As you have probably guessed, when you substitute a chord you are swapping one for another that functions similarly to the original. For example, let’s take a take a simple I-IV-V7-IV chord progression in the key of C-major:
- Cmaj7 (C, E, G, B)
- Fmaj7 (F, A, C, E)
- G7 (G, B, D, F)
- and back to Fmaj7 (F, A, C, E)
Let’s experiment a little and substitute the 2nd and 4th chords in this progression for an Fsus2 chord (F-G-C) and an Fadd9 (F-A-C-G), respectively. These chords have two or three notes that are similar to the original Fmaj7 chords that were used, but these ones sound a lot different and have their own color.
Nonetheless, when you play them, these new chords behave similarly to the Fmaj7 – the 2nd chord transitions nicely to the G7 chord still, and then it has a nice resolve onto the Fadd9. We have effectively used substitution and jazzed up (pun intended!) an ordinary progression to create something more colorful and exciting while maintaining their original functions.
I wholeheartedly recommend this book to all guitarists, not just ones who want to study jazz, because learning substitutions is an amazing skill to apply to all types of compositions.
I do want to mention one thing though – I suggest that you have a grasp of intervals beforehand; otherwise, you’ll probably struggle with the material and not benefit from it. However, other books in this list briefly go over them. I also talk about them a fair bit in my guide to learning the notes on the fretboard.
Although chords are basically the spine of jazz music, the melodies and solos really drive the music forward, and that’s why improvisation is a significant part of the genre.
Having great phrasing is a way to communicate through your guitar, and this is something that can come with a lot of practice but “feel” also plays a major role in it as well.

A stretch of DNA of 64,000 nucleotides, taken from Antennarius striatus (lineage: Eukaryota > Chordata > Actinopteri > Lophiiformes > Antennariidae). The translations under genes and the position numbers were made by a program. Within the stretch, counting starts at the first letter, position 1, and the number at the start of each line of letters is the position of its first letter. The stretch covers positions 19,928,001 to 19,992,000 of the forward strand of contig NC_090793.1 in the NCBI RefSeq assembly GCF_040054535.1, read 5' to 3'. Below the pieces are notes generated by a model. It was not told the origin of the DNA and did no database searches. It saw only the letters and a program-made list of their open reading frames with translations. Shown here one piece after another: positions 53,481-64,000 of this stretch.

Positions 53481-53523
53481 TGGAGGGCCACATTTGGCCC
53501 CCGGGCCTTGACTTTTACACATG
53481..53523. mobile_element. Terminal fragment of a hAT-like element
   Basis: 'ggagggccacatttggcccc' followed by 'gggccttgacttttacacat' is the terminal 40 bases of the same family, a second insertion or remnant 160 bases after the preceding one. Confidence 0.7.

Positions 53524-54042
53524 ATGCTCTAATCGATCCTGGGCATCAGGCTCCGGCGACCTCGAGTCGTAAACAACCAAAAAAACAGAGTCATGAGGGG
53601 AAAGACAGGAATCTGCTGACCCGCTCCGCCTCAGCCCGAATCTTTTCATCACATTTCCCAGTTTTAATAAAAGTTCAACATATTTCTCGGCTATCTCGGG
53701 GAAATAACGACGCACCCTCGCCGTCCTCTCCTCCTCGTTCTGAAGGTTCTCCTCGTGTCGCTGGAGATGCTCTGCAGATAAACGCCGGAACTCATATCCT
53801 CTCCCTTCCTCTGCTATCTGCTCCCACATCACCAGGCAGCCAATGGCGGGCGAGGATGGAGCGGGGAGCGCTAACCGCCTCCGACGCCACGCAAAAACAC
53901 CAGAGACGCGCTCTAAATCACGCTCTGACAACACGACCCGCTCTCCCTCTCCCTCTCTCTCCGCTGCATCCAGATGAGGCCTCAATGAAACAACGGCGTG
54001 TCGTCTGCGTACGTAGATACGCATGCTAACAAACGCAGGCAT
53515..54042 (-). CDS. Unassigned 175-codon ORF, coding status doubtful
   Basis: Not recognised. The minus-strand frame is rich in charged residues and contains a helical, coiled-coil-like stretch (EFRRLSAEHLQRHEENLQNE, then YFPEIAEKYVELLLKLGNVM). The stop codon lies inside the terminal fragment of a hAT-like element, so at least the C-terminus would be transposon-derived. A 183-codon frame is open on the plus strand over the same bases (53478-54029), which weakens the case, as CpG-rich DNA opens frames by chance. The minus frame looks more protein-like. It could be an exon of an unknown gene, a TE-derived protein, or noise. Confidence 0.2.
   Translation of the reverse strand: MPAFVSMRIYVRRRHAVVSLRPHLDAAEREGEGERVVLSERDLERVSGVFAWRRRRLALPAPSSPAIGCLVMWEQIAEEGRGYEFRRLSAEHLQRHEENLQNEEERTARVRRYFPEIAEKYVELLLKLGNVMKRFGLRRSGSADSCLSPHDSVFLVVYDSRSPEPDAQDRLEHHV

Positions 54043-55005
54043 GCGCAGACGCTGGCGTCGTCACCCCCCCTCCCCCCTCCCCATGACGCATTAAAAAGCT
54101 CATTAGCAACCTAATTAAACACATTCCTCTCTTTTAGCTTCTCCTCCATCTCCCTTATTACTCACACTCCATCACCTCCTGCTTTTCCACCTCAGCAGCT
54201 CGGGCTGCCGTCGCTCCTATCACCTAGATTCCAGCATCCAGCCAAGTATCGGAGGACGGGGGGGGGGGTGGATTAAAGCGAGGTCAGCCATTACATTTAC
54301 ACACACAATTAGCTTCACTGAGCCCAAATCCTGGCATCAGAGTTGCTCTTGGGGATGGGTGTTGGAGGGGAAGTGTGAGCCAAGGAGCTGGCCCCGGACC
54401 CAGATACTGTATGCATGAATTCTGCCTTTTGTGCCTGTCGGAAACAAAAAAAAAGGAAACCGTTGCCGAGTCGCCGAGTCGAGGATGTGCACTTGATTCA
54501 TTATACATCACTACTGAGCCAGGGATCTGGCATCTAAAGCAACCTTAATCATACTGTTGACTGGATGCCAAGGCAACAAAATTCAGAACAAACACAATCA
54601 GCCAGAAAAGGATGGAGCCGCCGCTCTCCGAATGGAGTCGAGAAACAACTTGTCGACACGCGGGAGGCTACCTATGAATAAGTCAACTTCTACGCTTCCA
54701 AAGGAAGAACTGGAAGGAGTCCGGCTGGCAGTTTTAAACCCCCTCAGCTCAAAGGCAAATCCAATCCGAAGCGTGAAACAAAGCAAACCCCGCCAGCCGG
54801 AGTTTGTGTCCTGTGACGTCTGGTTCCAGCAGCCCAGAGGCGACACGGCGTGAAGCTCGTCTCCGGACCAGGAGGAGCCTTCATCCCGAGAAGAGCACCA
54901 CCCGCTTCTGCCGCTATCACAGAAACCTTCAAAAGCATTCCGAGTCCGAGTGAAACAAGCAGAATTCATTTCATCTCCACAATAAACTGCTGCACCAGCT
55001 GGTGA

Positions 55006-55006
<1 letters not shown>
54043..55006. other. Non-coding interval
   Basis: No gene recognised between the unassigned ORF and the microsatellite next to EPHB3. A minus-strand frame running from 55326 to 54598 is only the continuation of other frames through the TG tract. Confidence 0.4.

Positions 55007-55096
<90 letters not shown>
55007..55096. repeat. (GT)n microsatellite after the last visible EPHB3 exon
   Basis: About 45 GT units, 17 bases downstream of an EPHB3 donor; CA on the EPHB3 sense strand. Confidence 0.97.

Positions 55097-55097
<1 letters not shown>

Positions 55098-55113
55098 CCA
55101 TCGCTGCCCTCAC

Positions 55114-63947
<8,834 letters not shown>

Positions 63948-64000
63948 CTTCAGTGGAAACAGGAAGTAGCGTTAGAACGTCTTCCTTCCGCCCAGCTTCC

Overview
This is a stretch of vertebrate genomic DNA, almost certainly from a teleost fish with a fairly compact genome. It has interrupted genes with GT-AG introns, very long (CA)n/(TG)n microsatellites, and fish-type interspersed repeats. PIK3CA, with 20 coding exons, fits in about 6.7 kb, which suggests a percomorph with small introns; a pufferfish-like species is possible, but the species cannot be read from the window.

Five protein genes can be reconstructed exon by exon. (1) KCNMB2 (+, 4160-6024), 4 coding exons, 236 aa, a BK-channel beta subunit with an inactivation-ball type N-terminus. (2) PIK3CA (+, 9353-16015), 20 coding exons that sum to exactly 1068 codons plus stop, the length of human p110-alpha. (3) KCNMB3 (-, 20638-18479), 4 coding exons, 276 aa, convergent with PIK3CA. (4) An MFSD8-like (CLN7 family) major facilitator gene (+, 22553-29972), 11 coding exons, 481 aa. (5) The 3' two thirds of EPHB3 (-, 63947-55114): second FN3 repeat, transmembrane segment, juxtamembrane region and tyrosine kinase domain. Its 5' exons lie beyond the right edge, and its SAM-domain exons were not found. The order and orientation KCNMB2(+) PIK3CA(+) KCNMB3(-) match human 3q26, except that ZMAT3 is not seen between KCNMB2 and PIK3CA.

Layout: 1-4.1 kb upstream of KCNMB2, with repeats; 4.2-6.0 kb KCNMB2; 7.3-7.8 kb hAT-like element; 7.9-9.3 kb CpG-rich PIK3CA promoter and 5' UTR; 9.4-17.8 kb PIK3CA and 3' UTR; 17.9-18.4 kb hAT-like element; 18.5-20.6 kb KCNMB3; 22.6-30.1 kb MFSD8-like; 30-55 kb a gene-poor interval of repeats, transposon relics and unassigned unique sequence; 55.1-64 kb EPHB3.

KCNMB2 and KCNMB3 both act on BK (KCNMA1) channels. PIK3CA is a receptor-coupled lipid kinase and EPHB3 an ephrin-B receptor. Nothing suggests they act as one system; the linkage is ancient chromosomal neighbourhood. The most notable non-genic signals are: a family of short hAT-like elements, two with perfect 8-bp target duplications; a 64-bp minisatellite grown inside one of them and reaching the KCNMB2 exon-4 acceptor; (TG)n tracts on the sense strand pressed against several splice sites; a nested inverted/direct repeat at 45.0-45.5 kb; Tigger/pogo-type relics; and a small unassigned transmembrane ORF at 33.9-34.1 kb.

For me, this is one of the best guitar books for jazz because it not only teaches you cool licks, but it also provides you with the scales that you need to know to become fluent with soloing. Having knowledge of chord tones will also make you a much better improviser.
Since this one is designed to help your jazz improv skills, it most definitely includes plenty of full-band backing tracks that give you the option to:
- Slow down the track without messing with the audio
- Change keys
- Set loops (pretty neat if you want to work with a certain section)
I think the information in the text is useful for beginners and experienced players alike. It begins by talking about basic concepts like key centers, chord tones, arpeggios, and gets harder from there. I also like that it explicitly tells you what to practice so you can apply what you’ve learned from the section without getting overwhelmed by everything else.
This is is also one of the most affordable jazz guitar theory books on this list, and if you’re curious about learning how to solo more effectively, this will make a fine addition to your repertoire. Additionally, the skills that you learn from here can be used in other forms of music too, not just jazz.